Cedar Rapids, Iowa News, Sports, and Weather
VAN HORNE, Iowa- Authorities have now identified the people involved in a "scary-looking" school bus crash south of Van Horne Monday morning.
The Benton County Sheriff's Office said Betty Nolan, 81, pulled into the path of a southbound Benton Community school bus shortly after 8:30 a.m. The bus driver, Margaret Wolfe,59, swerved in an attempt to avoid the collision. The school bus and vehicle collided and the bus plunged down an embankment into a box culvert in a drainage ditch coming to rest in a near vertical position. A 16-year-old male from Newhall was the only student on board the bus at the time. All were transported with what was described as only minor injuries. The student on that bus was in a wheelchair that was secured to the floor of the bus.
School bus accidents may be one of the scariest scenarios for parents. But statistics from the National Highway Traffic Safety Administration may offer some reassurance. The NHTSA said studies show school buses are seven times safer than passenger cars or light trucks in accidents. And only a handful of students die in traffic mishaps every year while riding on a school bus. The NHTSA studies also found of those students involved in deadly accidents on the way to or coming home from school, 58 percent were riding with a teen driver and 23 percent were with adults. Only one percent were on a school bus.
The plunge into the box culvert and ditch smashed the engine compartment on the bus and did other significant damage. But Benton Community Superintendent Gary Zittergruen said the bus protected those inside and that's what counts.
"We're very fortunate it is built in a terrific way, keeps children and our drivers safe as well because that was a very steep embankment," Zittergruen said.
Talk about school bus safety usually involves driver training and making motorists aware of the rules of the road when it comes to school buses. But College Community Transportation Director Scott Grabe can point out safety features on buses that most people would miss.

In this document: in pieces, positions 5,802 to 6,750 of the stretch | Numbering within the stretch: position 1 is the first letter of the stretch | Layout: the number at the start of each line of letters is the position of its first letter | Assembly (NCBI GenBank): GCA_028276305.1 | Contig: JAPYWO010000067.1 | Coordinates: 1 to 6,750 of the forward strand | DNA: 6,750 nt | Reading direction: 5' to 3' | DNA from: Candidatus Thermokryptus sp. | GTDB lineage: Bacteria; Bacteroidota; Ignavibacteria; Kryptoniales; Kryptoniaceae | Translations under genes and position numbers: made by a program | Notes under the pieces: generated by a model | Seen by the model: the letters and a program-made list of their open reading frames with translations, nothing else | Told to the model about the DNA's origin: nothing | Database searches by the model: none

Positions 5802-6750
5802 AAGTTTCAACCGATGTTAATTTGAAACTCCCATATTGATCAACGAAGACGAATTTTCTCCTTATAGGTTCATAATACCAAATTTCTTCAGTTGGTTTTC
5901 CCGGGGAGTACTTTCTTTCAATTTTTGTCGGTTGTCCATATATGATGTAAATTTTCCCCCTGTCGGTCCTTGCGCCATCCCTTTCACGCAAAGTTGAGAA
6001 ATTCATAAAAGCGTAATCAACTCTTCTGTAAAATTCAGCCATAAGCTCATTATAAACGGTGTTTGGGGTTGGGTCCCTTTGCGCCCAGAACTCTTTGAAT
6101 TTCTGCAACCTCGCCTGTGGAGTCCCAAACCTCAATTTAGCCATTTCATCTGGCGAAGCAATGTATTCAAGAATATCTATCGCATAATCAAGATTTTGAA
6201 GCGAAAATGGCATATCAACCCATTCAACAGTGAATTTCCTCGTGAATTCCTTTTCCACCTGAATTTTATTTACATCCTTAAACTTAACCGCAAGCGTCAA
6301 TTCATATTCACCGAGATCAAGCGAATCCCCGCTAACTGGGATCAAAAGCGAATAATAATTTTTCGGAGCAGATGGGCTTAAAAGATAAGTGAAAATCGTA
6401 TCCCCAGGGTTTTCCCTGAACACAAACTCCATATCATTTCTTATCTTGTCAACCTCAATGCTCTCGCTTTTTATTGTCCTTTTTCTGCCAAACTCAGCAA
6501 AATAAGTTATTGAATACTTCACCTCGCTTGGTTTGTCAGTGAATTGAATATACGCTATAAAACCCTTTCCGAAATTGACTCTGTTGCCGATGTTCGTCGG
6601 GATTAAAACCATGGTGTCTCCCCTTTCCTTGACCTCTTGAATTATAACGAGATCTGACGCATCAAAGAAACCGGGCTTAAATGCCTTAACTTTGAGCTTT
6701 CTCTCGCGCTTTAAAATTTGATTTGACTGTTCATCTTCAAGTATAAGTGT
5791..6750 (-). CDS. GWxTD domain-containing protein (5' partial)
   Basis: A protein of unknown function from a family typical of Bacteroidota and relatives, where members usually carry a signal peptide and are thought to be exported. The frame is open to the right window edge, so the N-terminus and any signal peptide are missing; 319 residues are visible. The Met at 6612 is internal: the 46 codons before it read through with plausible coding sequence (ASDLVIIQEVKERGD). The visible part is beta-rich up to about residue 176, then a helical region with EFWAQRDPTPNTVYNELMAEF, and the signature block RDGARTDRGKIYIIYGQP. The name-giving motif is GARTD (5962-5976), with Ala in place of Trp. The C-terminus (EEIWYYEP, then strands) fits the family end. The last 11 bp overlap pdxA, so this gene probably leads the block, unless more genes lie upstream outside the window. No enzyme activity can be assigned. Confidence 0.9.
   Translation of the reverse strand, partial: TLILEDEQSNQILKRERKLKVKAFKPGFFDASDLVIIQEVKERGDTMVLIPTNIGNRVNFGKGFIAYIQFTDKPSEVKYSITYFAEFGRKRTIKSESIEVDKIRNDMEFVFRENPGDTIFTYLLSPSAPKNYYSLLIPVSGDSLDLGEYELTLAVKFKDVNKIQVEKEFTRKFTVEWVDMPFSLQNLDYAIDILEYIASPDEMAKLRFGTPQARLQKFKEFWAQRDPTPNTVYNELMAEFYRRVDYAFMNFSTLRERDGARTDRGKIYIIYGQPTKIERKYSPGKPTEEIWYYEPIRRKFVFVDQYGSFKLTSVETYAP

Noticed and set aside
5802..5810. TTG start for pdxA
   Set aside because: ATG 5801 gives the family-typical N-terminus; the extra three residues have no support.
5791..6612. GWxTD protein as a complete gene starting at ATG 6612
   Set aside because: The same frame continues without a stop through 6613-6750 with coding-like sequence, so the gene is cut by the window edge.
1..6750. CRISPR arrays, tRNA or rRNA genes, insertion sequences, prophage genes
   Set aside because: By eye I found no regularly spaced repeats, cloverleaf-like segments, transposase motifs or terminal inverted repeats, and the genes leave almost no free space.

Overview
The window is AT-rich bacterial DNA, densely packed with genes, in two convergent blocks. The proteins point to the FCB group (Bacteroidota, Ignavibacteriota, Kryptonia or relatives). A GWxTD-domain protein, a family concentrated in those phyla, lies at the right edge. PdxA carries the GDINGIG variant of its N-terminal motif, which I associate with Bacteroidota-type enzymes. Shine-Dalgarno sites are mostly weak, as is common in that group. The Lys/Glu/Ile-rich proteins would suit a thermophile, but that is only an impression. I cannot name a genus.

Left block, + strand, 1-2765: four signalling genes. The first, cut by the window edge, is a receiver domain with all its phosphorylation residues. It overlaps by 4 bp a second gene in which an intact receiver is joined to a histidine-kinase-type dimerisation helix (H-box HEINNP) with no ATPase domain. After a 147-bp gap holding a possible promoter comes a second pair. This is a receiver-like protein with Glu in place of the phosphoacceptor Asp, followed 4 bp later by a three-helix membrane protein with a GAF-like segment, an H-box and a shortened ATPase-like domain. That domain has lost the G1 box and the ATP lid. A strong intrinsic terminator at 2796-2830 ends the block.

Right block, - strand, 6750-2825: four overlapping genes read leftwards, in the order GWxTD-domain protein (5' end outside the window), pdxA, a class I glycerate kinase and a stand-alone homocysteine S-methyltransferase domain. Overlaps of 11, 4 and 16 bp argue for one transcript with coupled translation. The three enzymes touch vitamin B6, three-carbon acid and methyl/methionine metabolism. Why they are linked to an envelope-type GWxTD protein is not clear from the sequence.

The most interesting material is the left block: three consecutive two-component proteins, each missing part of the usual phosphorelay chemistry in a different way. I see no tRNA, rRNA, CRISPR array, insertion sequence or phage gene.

For one, Grabe said all new buses have metal roof bows spaced out about five or six feet apartment throughout the length of the bus. Those metal ribbons are engineered to support one and a half times the weight of the entire bus. And they're built to help keep school bus roofs from collapsing in a rollover accident.
Grabe said most buses don't have seat belts either and that can prompt an occasional question from parents. But buses are designed to be "compartmentalized" which means the specially padded seats built installed very close together absorb the motion without letting passengers fly around in a wreck.
"The entire seat, front and back, is encased in some sturdy foam and the construction of the seats are such that the energy is absorbed within the seat," Grabe said.
Grabe said some buses with lifts do have beltsbut it's a restraint system for wheelchairs. That system worked as advertised in the Benton County crash protecting the wheelchair-bound student who was secured to the restraints and uninjured.